Even though the Dutch were only in charge here for some 50 years back in the 1600s, they had a profound influence on the city. The entrepreneurial spirit of the Dutch helped turn New York harbor into one of the most prosperous ports in America; some 400 years later, the city is still the most important metropolis in the world.
As New Amsterdam became New York, the Dutch descendants -- as well as the names of streets and neighborhoods -- remained. Today, that influence is felt throughout the city in contemporary Dutch art, architecture, fashion, and design.
The PastExplore the vestiges of New York's Dutch past through walking tours, historic sites, and timeless art.
New Amsterdam Trail Walking Tour:Discover the city's 17th-century Dutch roots on a self-guided, walking tour of lower Manhattan. Learn about Dutch landmarks, architecture, monuments, and street names. Download a map and audio tour: www.nyharborparks.org.
- Dyckman Farmhouse Museum (4881 Broadway at 204th St.; tel. 212/304-9422; www.dyckmanfarmhouse.org) This farmhouse, built by William Dyckman in about 1784, was once part of a thriving 250-acre farm. Learn about the transformation from farming community to urban neighborhood.
- Theodore Roosevelt Birthplace (28 East 20th St.; tel. 212/260-1616; www.nps.gov/thrb) The Roosevelt family was part of the original group of Dutch merchants who made their fortunes turning New York harbor into a prosperous port.
- St. Mark's Church-in-the-Bowery (131 East 10th St.; tel. 212/674-6377; stmarksbowery.org) This property, once owned by Peter Stuyvesant, is the oldest site of continuous worship in New York City.
- Van Cortlandt House Museum (Broadway at West 246th St.; tel. 718/543-3344; www.vancortlandthouse.org) George Washington stayed at the Van Cortlandt House, built in 1748, at least twice during the Revolutionary War.
- Wyckoff Farmhouse Museum (5816 Clarendon Rd., Brooklyn, NY; tel. 718/629-5400; www.wyckoffassociation.org) A relic from the New Amsterdam period, the Wyckoff Farmhouse is probably the oldest structure in New York City, dating back to 1652.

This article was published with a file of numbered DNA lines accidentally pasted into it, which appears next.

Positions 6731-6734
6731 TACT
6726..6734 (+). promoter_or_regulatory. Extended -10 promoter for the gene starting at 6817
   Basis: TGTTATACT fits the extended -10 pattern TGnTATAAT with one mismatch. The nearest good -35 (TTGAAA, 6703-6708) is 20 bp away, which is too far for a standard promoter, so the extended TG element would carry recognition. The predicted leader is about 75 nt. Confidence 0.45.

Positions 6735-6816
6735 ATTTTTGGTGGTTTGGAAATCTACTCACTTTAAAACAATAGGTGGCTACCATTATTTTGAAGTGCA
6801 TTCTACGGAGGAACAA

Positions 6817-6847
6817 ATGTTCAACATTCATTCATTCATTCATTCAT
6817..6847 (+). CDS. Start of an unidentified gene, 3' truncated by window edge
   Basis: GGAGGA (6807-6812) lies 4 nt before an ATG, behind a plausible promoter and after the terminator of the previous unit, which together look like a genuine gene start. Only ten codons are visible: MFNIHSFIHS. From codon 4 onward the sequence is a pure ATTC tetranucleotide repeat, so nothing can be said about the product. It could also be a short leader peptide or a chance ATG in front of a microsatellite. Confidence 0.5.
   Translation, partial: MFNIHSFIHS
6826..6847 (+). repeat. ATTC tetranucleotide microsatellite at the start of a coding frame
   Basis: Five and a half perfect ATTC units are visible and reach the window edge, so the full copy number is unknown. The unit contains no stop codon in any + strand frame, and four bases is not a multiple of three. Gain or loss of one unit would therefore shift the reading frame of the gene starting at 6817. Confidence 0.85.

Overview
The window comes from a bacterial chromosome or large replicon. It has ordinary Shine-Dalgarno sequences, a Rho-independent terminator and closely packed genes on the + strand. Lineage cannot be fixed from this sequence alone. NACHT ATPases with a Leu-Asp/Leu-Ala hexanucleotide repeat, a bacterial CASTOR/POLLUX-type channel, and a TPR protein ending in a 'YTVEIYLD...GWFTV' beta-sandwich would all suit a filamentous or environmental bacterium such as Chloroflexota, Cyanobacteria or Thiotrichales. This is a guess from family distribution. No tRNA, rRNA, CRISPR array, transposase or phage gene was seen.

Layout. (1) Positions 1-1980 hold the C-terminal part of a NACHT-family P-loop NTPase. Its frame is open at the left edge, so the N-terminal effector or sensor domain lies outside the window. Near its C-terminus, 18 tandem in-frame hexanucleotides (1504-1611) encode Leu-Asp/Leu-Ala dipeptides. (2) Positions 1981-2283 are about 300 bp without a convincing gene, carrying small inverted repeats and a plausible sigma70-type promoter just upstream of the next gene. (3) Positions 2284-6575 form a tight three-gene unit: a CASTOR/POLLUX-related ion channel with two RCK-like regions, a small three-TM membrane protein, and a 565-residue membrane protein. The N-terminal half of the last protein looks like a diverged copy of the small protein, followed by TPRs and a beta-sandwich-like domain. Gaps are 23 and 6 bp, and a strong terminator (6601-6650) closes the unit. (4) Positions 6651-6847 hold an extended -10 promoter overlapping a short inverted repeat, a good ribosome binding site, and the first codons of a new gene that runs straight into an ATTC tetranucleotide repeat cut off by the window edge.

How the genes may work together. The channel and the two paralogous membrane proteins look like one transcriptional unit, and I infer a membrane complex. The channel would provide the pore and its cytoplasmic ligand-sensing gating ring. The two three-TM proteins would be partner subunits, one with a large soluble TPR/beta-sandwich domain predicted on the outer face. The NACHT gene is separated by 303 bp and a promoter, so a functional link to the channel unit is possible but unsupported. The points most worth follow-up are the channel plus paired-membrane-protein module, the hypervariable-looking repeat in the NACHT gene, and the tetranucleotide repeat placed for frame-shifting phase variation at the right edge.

Timeless Art: Works by renowned Dutch artists such as Rembrandt, Vermeer, van Dyck, and van Gogh are on exhibit at several NYC museums, such as the Frick (www.frick.org), the Met (www.metmuseum.org), and MoMA (www.moma.org). At the Museum of the City of New York (www.mcny.org) Timescapes, a documentary, traces the history and development of New York City over the past 400 years.
Elements of Dutch design are everywhere in present-day art and architecture, housewares, food, and fashion.
Culture: 5 Dutch Days 5 Boroughs (www.5dutchdaysnyc.org)) This annual festival celebrates four centuries of Dutch art and culture in New York City. Events take place in November and feature an array of programs, exhibits, performances and contemporary Dutch art, bringing together museums, galleries, and historic sites from each of the five boroughs.
- droog New York (76 Greene St.; tel. 212 941 8350; www.droogusa.com) The Dutch home-décor designs at this store are hip and trendy.
- Moss (150 Greene St.; tel. 212/204-7100; www.mossonline.com) This shop in SoHo has cool housewares by Dutch designers, including Studio Job, Jongerius Lab, Claudy Jongstra, and Marcel Wanders.
Fashion: Dutch designers are being worn by the city's in-the-know fashionistas. Popular labels include Blueblood (www.bluebloodbrand.com); G-Star jeans (www.g-star.com); gsus (www.g-sus.com); and Viktor & Rolf (www.viktor-rolf.com). Kids too: Toobydoo (www.toobydoo.com); Buisjes en Beugels (www.buisjesenbeugels.nl).
Food:Typical Dutch treats include Haring (herring), Krokets (croquettes), Gouda (cheese), Poffertjes (small pancakes), Stroopwafel (waffle-like wafers with caramel filling) and Indonesian Rijsttafel.
- Oyster Bar & Restaurant (Grand Central Terminal, lower level, 89 E. 42nd St.; tel. 212-490-6653; www.oysterbarny.com) Mark your calendar for Herring Week, held every June.
- Java Indonesian Rijsttafel (455 Seventh Ave., Brooklyn, NY; tel. 718/832-4583; Subway: F to 15th St. or 7th Ave.) Rijsttafel is rice served with several little side dishes of spicy meats, shrimp, chicken, veggies, and fruits. Rijsttafel for two, $40.
It is only fitting that New York continues to benefit from Dutch innovation.
New Amsterdam Plein & Pavilion (www.thebattery.org) Peter Minuit Plaza, in front of the Staten Island Ferry Terminal, will become the New Amsterdam Plein with a NYC Visitor Information kiosk, snack bar, and bathrooms. Designed by Dutch architect Ben van Berkel of UNStudio, this space looks like it could be The Jetsons' summer home. Opens Fall 2010.
Park on Governors Island (New York Harbor; www.govisland.com) Dutch landscape architects and urban planners, West 8 (www.west8.nl), are part of a team designing an exceptional new park for the renewal of Governors Island.
Talk with fellow Frommer's travelers in our New York forum today.